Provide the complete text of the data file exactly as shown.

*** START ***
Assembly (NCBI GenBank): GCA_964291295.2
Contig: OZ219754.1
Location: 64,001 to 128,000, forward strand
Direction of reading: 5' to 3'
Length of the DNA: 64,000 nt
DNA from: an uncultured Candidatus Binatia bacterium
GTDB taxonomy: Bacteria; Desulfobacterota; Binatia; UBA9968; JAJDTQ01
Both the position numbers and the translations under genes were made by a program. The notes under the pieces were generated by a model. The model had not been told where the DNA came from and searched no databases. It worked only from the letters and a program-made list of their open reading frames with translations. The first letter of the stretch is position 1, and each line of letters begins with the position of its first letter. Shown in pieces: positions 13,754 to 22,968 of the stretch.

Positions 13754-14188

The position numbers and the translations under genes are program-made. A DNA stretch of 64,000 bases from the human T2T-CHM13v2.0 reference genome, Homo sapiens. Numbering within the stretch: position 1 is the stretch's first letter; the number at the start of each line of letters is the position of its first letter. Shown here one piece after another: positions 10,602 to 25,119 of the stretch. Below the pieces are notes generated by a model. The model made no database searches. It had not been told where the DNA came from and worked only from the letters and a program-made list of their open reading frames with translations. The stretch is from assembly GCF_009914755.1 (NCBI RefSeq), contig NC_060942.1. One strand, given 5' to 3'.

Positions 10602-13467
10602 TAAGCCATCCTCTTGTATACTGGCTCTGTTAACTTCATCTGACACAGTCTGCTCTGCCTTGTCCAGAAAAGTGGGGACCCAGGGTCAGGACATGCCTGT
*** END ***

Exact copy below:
Assembly (NCBI GenBank): GCA_964291295.2
Contig: OZ219754.1
Location: 64,001 to 128,000, forward strand
Direction of reading: 5' to 3'
Length of the DNA: 64,000 nt
DNA from: an uncultured Candidatus Binatia bacterium
GTDB taxonomy: Bacteria; Desulfobacterota; Binatia; UBA9968; JAJDTQ01
Both the position numbers and the translations under genes were made by a program. The notes under the pieces were generated by a model. The model had not been told where the DNA came from and searched no databases. It worked only from the letters and a program-made list of their open reading frames with translations. The first letter of the stretch is position 1, and each line of letters begins with the position of its first letter. Shown in pieces: positions 13,754 to 22,968 of the stretch.

Positions 13754-14188

The position numbers and the translations under genes are program-made. A DNA stretch of 64,000 bases from the human T2T-CHM13v2.0 reference genome, Homo sapiens. Numbering within the stretch: position 1 is the stretch's first letter; the number at the start of each line of letters is the position of its first letter. Shown here one piece after another: positions 10,602 to 25,119 of the stretch. Below the pieces are notes generated by a model. The model made no database searches. It had not been told where the DNA came from and worked only from the letters and a program-made list of their open reading frames with translations. The stretch is from assembly GCF_009914755.1 (NCBI RefSeq), contig NC_060942.1. One strand, given 5' to 3'.

Positions 10602-13467
10602 TAAGCCATCCTCTTGTATACTGGCTCTGTTAACTTCATCTGACACAGTCTGCTCTGCCTTGTCCAGAAAAGTGGGGACCCAGGGTCAGGACATGCCTGT